Luckily, these misfires are the exception and not the rule. While some may feel a bit silly before licking the envelope and sending their love to a comrade of celluloid, most simply see it as a way to pay their respects to those they continue to admire in the industry or new faces that they believe continue the legacy of integrity in film acting. Such was the case with Jean Arthur. Jean became enamored of Christopher Reeve (right) when she was introduced to his film work in the '70s. As a result, she made an out-of-character move when she wrote him a letter, gushing like a school girl in love. Jean was a woman not easily impressed, so Reeve must have been extremely flattered when he received her note. To be honored for his performances by one of the Queens of Silver Screen Comedy was a testament indeed! To show his gratitude and equally pay his respects, he sent her an autographed photo with a personal note.

A rare, legitimate Chaney autograph for Lt. Jay Roy Harlacher,
a Los Angeles fingerprints expert whom he conferred
with for his role in While the City Sleeps.

Lon Chaney was not a man apt to answer fan mail. Embarrassed by the attention, the notorious King of Mystery didn't get personal with his fans. Gracious, yes, but he preferred to allow the public to believe in the illusion of him over the truth. This is why a genuine signature from Lon is a rarity. They do exist, on his friend Jack Feinberg's violin for instance or in personal cards to friends, but the bulk of the pictures sent out to his multitudinous fans were signed by the studio itself. Lon always saw himself as just some guy, nothing special, so why all the hooplah? However, he too made an exception when he received an unlikely letter from stage actress May Robson. Acclaimed on the stage, May (left) was fairly unknown at the time, but would later gain further fame for her onscreen performances in films such as the original A Star is Born and Bringing Up Baby. May was deeply moved by Lon's performance as Quasimodo in The Hunchback of Notre Dame and penned him a letter telling him so. The genuine regard of an equal talent for his own moved Lon, and to be given validation by someone he truly respected caused him to do the unthinkable: answer her. He sat in front of his typewriter and wrote his penpal back with "humble thanks and appreciation," stating also that he hoped to live up to the great honor she had bestowed upon him.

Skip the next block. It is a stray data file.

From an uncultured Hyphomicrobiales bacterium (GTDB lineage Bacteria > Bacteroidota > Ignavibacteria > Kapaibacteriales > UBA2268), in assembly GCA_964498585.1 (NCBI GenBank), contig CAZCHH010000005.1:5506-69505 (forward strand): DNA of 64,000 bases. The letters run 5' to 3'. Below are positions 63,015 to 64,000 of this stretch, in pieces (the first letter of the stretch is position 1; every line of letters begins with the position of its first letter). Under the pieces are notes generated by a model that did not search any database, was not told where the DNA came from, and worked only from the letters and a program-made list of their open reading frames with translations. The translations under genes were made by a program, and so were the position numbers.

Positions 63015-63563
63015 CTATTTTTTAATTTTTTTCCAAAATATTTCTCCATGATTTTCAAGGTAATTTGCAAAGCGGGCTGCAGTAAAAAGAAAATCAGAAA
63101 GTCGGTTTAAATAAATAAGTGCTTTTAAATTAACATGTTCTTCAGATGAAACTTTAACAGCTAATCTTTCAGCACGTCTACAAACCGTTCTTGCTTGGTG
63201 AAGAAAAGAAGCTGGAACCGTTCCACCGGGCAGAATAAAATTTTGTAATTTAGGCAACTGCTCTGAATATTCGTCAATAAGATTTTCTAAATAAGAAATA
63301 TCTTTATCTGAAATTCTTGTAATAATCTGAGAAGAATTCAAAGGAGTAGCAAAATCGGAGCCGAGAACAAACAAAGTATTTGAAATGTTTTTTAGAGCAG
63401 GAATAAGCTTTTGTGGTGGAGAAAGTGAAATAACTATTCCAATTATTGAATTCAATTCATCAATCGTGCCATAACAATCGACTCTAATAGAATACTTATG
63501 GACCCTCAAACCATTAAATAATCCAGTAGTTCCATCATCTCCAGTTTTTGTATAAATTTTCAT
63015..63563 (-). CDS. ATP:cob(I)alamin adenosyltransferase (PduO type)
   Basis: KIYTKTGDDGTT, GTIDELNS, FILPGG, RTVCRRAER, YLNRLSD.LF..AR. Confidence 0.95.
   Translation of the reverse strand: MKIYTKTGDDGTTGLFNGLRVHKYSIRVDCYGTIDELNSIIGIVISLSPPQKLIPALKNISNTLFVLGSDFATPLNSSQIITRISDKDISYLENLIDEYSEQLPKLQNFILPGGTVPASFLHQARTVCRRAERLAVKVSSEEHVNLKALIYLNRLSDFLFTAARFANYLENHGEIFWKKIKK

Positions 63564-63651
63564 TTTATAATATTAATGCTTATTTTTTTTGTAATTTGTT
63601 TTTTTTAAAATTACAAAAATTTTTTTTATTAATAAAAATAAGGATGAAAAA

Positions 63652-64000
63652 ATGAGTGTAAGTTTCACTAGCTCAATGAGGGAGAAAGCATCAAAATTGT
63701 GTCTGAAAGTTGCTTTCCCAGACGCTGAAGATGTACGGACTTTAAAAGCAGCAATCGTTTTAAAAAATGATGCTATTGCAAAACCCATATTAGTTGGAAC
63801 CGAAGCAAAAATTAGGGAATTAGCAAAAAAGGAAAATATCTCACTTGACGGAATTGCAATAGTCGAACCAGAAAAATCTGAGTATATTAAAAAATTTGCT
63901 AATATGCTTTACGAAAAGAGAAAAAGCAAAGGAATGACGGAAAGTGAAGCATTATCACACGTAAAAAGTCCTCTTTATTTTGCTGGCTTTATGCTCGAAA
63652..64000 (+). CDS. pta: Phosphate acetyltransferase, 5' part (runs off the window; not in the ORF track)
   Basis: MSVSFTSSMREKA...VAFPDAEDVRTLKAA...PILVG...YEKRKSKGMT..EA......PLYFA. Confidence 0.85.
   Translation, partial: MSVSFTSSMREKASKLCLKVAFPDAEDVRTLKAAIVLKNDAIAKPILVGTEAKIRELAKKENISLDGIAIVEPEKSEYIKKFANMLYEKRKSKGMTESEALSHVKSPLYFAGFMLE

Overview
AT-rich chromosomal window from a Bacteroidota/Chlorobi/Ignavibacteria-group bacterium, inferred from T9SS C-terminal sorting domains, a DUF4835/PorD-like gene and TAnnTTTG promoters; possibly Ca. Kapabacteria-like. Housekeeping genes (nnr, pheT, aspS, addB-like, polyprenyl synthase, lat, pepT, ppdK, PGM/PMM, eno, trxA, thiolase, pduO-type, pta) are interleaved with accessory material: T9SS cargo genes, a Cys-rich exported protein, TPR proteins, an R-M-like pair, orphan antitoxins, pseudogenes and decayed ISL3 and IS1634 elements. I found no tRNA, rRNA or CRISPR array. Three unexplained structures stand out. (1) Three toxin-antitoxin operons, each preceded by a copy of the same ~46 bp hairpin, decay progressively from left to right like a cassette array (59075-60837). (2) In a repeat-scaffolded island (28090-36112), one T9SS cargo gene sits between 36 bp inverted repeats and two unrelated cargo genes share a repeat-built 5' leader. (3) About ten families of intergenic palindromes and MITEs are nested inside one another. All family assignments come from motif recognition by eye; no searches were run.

A photo of a very relaxed Montgomery Clift, taken by
Stanley Kubrick.

Sometimes these communications between fan and star aren't always by note. After the telephone entered every home in America, it was, of course, common for fellow stars to call and congratulate each other on a supreme piece of work or perhaps set up a future collaboration. Both Marlon Brando and Montgomery Clift would get frequent calls from a devoted fan who was eager to express his admiration for them. However, his attentions at times got a bit annoying too. It was only later that Marlon and Monty would compare notes and realize that they were both being phone-stalked by James Dean. The two thespians were initially flattered, but the equal sides of their nature that embraced acting, shunned celebrity and were irked and embarassed by the attention. Monty, whose talent Jimmy favored, entertained the young Dean's frequent buzzes as much as he could, sensing in the youth a familiar thirst for artistry (as well as perhaps the pressures of internal sexual conflict). In the end there was only so much he or Marlon could do for someone who was, in reality, a stranger. Dean's desperation to reach out to them is indicative of his search for both a father figure and a support system, and the fact that he aimed so high too communicates his desire to attain the greatness these men had already accomplished. Sadly, Dean would pass away before he could fully emulate Monty or Marlon's bodies of work but not before he became a legend. When Monty heard the news, he was so disturbed, he vomited. The loss of a like soul hit far too close to home. 

Jimmy Dean, equally relaxed but less at ease...